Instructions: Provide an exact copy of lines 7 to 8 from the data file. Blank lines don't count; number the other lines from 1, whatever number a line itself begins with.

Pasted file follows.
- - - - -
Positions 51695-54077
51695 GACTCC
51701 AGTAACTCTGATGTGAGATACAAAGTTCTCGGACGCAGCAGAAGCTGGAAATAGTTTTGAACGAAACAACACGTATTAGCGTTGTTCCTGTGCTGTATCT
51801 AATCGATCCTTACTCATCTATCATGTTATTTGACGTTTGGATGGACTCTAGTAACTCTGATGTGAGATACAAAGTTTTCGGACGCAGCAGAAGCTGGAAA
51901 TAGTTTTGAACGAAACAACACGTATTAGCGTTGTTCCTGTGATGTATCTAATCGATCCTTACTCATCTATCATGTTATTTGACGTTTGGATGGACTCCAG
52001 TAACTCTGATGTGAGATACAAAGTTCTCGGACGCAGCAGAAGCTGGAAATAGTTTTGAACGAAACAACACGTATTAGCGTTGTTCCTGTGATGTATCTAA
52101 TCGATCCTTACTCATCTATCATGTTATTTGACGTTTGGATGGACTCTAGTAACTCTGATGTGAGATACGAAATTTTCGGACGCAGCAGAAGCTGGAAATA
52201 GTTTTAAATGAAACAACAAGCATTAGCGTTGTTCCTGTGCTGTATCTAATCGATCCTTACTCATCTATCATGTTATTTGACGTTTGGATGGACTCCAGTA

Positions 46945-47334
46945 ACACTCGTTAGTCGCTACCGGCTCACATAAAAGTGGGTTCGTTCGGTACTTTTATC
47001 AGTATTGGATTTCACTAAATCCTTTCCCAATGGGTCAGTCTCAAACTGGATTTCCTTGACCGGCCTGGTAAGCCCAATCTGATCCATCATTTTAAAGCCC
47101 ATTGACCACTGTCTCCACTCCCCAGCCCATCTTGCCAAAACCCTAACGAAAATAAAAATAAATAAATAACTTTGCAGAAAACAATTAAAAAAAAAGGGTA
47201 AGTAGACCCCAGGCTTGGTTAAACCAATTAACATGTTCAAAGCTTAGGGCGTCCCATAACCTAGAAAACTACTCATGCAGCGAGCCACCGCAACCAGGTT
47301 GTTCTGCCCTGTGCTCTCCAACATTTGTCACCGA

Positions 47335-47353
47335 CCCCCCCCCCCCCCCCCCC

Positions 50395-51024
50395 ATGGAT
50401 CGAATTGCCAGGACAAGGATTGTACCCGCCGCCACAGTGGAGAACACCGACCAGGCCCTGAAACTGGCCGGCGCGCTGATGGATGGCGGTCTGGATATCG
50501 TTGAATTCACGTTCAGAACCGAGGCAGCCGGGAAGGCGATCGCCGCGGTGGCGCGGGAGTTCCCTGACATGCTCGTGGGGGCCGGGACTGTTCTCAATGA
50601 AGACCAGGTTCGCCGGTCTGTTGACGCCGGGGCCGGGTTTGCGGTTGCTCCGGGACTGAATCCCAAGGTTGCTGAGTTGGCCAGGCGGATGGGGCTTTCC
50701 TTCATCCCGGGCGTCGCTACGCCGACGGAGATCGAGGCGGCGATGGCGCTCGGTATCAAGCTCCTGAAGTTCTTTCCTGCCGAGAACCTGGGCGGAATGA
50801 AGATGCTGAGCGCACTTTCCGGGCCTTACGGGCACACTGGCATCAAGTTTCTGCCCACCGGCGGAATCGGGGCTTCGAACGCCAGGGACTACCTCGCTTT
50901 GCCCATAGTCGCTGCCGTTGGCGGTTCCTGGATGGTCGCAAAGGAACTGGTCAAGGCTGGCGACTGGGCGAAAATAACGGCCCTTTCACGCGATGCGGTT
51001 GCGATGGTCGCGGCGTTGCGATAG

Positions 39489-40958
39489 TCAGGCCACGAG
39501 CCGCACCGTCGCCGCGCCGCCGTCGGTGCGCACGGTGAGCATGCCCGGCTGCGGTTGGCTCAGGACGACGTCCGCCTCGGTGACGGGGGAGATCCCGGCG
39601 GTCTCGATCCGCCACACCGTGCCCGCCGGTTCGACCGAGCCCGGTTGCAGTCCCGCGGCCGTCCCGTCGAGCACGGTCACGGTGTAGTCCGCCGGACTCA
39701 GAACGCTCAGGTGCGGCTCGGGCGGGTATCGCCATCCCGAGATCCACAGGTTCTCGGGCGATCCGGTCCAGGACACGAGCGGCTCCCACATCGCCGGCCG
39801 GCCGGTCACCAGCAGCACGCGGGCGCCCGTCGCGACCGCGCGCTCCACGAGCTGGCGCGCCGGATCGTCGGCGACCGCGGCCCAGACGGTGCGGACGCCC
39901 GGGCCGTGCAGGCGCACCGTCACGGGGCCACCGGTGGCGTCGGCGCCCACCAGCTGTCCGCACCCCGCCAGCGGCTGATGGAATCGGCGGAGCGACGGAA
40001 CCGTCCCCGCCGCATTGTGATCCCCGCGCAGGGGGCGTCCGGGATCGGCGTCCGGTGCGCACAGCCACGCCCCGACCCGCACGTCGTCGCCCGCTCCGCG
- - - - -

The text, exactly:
52101 TCGATCCTTACTCATCTATCATGTTATTTGACGTTTGGATGGACTCTAGTAACTCTGATGTGAGATACGAAATTTTCGGACGCAGCAGAAGCTGGAAATA
52201 GTTTTAAATGAAACAACAAGCATTAGCGTTGTTCCTGTGCTGTATCTAATCGATCCTTACTCATCTATCATGTTATTTGACGTTTGGATGGACTCCAGTA